With the death of Steve Jobs last year, there has been an uprush of interest in what made this great business genius tick. What are the secrets of his success?
In a recent article in Harvard Business Review, his biographer Walter Isaacson discusses what he feels were two of Jobs' most important leadership principles: focus and simplicity.
For Isaacson, who also authored the biographies of Henry Kissinger, Benjamin Franklin and Albert Einstein, Jobs' ability to focus on a few tasks or projects and ruthlessly cut others was the major axis around which his genius swirled. This allowed him to aim for perfection.
"When Jobs returned to Apple in 1997, it was producing a random array of computers and peripherals, including a dozen different version of the Macintosh. After a few weeks of product review sessions, he'd finally had enough. 'Stop!' he shouted. 'This is crazy.' He grabbed a Magic Marker, padded in his bare feet to a whiteboard, and drew a two-by-two grid. 'Here's what we need,' he declared. Atop the two columns, he wrote 'Consumer' and 'Pro'. He labelled the two rows 'Desktop' and 'Portable.' Their job, he told his team members, was to focus on four great products, one for each quadrant. All other products should be cancelled," writes Isaacson. "But by getting Apple to focus on making just four computers, he saved the company."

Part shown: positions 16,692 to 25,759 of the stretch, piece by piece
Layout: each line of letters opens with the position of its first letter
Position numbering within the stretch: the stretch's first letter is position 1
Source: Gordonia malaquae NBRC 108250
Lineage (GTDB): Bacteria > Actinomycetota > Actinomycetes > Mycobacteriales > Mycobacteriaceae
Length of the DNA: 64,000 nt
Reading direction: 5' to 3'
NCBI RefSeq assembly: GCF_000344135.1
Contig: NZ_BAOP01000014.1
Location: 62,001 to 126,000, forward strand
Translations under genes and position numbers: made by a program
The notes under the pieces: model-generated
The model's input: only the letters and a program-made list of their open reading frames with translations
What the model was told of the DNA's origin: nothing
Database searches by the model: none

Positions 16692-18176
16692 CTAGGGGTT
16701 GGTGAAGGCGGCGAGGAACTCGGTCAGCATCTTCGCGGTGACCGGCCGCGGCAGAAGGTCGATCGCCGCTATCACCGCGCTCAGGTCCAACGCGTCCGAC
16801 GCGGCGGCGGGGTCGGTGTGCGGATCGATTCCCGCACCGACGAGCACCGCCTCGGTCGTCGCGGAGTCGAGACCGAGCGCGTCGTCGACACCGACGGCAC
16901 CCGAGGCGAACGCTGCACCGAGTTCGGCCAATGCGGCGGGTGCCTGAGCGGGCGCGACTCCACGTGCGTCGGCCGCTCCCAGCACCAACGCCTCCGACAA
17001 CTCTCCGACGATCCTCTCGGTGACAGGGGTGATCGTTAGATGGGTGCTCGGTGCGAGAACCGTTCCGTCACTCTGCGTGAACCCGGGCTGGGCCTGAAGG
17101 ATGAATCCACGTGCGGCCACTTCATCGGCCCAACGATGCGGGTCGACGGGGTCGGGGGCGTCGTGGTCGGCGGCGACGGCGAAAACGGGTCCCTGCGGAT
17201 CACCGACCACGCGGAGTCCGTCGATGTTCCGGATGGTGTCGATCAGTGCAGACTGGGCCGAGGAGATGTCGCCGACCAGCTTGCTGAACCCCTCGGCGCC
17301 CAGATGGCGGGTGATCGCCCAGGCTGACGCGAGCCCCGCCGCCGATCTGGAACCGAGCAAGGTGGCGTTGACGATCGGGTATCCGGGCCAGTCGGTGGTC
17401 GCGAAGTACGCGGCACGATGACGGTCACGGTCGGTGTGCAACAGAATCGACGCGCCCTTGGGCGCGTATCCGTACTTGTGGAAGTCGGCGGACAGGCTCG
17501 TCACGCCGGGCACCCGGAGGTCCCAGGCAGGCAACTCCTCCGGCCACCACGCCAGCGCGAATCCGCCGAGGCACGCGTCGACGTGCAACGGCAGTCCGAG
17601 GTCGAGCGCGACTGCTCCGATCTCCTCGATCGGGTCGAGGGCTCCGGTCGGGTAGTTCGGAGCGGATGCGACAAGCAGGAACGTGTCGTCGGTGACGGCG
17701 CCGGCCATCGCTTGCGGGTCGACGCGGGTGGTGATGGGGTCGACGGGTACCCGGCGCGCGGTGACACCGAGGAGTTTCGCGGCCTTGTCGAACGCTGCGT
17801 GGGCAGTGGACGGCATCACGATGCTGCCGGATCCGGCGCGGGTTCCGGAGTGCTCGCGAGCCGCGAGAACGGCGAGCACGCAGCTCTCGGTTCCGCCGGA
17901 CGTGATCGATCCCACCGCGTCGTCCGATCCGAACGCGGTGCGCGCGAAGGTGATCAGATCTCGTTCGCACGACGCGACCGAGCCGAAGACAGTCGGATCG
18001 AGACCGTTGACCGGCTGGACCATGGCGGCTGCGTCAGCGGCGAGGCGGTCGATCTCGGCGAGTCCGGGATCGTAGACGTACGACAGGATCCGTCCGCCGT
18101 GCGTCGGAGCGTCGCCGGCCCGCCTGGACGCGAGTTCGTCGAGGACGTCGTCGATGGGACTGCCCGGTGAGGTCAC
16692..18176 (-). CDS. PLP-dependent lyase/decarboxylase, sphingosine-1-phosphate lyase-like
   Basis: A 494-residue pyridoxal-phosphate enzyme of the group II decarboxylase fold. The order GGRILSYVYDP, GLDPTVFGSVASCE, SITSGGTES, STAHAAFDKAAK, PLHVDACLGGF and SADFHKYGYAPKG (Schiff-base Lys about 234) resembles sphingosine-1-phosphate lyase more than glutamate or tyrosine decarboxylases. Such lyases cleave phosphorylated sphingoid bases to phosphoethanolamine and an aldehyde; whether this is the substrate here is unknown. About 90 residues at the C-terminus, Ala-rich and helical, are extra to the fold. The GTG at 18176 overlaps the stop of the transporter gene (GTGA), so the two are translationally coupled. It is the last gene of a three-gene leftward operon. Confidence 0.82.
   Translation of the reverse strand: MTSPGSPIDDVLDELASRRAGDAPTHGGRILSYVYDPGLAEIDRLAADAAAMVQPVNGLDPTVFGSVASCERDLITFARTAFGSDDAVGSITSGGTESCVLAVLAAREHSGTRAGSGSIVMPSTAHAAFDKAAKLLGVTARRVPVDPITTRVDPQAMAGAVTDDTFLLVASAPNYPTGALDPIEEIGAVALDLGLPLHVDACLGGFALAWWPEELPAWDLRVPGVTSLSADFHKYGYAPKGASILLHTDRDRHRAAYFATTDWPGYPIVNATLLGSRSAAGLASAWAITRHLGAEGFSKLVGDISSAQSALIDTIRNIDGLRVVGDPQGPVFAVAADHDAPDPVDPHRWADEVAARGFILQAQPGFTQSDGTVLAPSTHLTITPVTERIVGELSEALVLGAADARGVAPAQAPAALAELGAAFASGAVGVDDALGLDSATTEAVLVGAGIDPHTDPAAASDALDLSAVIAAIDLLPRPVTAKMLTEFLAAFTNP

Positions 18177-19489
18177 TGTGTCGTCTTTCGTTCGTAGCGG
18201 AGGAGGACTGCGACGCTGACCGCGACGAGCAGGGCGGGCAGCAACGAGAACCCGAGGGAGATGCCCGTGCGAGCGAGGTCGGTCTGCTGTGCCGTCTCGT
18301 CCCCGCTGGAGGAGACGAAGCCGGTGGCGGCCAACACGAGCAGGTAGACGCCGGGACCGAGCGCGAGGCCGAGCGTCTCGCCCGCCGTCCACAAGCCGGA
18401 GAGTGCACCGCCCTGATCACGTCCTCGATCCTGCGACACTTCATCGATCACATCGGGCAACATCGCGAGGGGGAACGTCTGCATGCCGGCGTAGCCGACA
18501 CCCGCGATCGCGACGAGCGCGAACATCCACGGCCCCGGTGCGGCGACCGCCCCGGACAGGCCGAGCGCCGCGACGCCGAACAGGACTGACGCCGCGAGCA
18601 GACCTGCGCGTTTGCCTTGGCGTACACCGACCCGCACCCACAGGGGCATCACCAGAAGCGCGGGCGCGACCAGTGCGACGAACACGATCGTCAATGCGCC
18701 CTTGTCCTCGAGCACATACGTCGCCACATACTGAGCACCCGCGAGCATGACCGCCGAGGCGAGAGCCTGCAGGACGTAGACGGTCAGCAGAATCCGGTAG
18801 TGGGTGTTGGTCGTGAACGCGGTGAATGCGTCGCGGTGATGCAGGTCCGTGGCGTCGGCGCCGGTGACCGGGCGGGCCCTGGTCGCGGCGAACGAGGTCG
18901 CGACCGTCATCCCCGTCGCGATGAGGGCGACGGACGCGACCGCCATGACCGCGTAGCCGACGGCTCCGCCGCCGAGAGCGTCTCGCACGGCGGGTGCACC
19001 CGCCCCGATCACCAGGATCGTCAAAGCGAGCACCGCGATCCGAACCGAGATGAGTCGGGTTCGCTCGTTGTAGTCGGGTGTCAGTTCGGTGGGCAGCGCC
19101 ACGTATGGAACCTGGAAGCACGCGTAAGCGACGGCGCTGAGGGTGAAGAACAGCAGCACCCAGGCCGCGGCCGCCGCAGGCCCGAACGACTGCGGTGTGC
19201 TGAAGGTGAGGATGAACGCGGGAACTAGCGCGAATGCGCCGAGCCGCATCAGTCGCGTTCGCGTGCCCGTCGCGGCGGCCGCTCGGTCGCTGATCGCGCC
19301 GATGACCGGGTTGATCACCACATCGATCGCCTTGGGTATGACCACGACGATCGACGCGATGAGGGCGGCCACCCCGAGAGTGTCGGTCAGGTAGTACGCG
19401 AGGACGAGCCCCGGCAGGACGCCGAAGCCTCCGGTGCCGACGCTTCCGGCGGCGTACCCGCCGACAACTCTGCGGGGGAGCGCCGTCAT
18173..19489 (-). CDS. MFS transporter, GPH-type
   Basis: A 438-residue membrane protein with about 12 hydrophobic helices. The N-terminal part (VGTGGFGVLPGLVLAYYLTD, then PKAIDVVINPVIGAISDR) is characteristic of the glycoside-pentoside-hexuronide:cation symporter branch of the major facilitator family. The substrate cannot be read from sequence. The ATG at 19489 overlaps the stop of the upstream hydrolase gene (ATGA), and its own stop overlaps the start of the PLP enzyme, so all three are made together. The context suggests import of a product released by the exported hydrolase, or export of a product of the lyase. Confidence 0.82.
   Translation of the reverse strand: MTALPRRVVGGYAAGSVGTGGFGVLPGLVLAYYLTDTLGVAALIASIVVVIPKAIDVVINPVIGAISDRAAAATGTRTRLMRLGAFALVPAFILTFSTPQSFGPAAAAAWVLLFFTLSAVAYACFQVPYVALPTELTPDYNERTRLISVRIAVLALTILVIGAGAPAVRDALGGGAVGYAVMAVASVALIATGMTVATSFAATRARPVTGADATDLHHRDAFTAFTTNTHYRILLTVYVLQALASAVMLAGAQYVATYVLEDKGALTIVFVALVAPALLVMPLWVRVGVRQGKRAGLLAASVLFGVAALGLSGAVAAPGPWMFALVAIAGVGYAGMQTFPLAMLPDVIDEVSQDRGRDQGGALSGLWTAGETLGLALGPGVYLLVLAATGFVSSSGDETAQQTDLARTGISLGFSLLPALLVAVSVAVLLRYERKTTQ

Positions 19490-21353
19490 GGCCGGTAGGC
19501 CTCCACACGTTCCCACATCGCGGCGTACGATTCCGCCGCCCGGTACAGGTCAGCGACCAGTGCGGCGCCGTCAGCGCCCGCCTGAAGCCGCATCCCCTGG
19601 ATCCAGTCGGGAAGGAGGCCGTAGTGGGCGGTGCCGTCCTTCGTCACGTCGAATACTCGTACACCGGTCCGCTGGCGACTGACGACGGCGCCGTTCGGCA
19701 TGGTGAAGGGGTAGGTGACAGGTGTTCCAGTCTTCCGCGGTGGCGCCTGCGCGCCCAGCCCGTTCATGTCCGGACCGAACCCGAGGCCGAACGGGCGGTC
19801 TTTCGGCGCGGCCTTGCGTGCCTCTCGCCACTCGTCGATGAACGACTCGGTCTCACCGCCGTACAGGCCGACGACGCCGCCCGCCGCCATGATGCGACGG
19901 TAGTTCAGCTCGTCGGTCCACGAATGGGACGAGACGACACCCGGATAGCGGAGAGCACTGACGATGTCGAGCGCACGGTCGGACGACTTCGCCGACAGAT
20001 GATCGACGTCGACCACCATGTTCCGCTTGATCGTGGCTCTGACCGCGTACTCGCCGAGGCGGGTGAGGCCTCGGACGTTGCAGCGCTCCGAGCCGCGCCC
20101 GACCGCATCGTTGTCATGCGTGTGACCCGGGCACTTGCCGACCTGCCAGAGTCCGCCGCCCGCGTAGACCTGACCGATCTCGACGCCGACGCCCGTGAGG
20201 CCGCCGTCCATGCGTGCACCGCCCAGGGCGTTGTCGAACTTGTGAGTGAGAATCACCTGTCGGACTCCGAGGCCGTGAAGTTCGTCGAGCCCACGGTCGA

This focus, according to Isaacson, allowed Jobs to filter out "what he considered distractions."
To complement this razor-sharp focus, writes Isaacson, Jobs had the instinct for simplicity, which enabled him to eliminate impractical frills in his designs.
"Jobs' Zen-like ability to focus was accompanied by the related instinct to simplify things by zeroing in on their essence and eliminating unnecessary components. 'Simplicity is the ultimate sophistication,' declared Apple's first marketing brochure. Jobs aimed for the simplicity that comes from conquering, rather than merely ignoring, complexity. 'It takes a lot of hard work,' he said, 'to make something simple, to truly understand the underlying challenges and come up with elegant solutions.'"
Sure, Jobs had other leadership skills and traits that some applaud and others vilify. But focus and simplicity resonate with one of today's fastest-growing forms of leadership: lean leadership. Lean principles are turning up everywhere from business magazines to engineering journals, self-development literature to cookbooks. Does this last one seem out of place to you? It shouldn't. Lean is about cutting out the fat.
Jobs' ability to focus and simplify helped him cut the fat.
The organisation that really pioneered these concepts of Lean is Toyota, integrating these principles so deeply into its culture that it cannot exist without them - so much so that lean leadership is generally known as The Toyota Way.
Toyota's lean approach is based on a few key aspects: eliminate waste, empower employees to make decisions, and constantly strive for improvement. It cannot be implemented overnight on site while reading the pages of a self-help guide, though. The Toyota Way is a philosophy, and ultimately should translate into an organisational culture rather than a set of rules and protocols. It is an approach that requires a specific kind of leadership.
"I worked at Toyota Tsusho for many years," says Fortune Sibanda, who directs a programe on lean leadership at the University of Cape Town's Graduate School of Business. "This is a company that is still very much rooted in Japanese culture and business practice.